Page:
Plaintiff attempts to bolster his claim of disability by invoking the term "sciatica" in both of his briefs. (Doc. 22, at 8; Doc. 31, at 3). The problem is that there are no records reflecting that any doctor ever diagnosed Plaintiff with that condition, much less imposed any related functional restrictions. The evidence shows only that (1) Dr. Gong stated that Plaintiff described the pain in his right leg as sciatica (R. 336), and (2) Plaintiff routinely complained of what he called sciatica when he went to the emergency room. (R. 332, 388, 397, 533). For similar reasons, the Court is not persuaded that Plaintiff's use of a cane for walking is indicative of a disabling condition. Plaintiff was unable to identify who gave him the cane, and there are no medical records reflecting that a physician advised him to use one. (R. 67).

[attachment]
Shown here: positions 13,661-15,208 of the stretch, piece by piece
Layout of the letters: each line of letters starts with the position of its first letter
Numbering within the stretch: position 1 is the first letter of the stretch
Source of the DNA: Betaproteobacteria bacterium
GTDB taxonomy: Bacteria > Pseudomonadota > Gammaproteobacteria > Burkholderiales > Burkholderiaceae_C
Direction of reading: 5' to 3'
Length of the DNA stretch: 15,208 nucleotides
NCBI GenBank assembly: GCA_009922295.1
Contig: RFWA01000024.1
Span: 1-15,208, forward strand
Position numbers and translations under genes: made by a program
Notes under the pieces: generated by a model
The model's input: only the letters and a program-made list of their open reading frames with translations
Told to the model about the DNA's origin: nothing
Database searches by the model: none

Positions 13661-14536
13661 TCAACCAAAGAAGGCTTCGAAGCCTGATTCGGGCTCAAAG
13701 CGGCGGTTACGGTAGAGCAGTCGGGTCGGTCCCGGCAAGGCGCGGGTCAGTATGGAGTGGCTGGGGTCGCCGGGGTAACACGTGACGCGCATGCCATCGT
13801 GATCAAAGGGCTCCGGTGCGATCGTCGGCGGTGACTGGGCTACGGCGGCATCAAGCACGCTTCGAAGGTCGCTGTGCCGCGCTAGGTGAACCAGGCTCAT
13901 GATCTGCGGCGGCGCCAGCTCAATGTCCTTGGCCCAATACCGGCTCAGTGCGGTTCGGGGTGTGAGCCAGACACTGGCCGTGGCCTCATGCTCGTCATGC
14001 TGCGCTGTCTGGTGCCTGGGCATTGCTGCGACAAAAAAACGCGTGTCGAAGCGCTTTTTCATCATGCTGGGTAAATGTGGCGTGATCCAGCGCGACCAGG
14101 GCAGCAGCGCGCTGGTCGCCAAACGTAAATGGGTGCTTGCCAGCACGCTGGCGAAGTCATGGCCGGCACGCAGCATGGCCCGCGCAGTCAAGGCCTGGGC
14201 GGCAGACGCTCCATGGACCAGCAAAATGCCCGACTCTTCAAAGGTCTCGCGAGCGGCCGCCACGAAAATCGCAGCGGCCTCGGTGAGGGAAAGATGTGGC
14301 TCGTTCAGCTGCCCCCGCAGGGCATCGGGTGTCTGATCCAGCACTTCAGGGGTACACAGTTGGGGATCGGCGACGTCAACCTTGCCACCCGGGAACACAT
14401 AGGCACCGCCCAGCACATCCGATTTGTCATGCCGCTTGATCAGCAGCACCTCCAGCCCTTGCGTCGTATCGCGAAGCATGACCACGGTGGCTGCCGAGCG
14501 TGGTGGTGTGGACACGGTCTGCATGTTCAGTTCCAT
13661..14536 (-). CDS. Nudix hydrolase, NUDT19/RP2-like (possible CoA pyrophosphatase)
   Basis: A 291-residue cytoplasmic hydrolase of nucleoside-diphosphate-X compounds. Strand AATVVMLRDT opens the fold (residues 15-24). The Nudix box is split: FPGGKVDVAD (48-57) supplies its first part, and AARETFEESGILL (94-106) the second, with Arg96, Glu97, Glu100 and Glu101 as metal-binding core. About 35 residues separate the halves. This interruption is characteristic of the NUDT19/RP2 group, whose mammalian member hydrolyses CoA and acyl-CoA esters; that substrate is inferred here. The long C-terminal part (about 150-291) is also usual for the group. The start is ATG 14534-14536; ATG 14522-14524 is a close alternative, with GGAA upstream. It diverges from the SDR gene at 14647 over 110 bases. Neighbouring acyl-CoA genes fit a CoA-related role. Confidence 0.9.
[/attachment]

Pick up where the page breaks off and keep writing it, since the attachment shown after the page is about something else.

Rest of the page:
Plaintiff makes much of the fact that Dr. Gong described him as having a severely antalgic gait with "some tenderness" in his mid to lower back. (Doc. 22, at 8; Doc. 31, at 3). ME Jilhewar did acknowledge that an antalgic gait could evidence a worsening of Plaintiff's condition, but he also testified that Plaintiff's condition could have improved or even resolved. (R. 72). Regardless, though Plaintiff was at all times represented by counsel, he failed to produce any medical records reflecting actual deterioration beyond the mild arthritic changes noted in the August 2002 MRI and the March 2008 X-ray. See David v. Barnhart, 446 F. Supp. 2d 860, 871 (N.D. Ill. 2006) ("The claimant's burden of proof includes providing medical evidence to substantiate his assertion of disability.").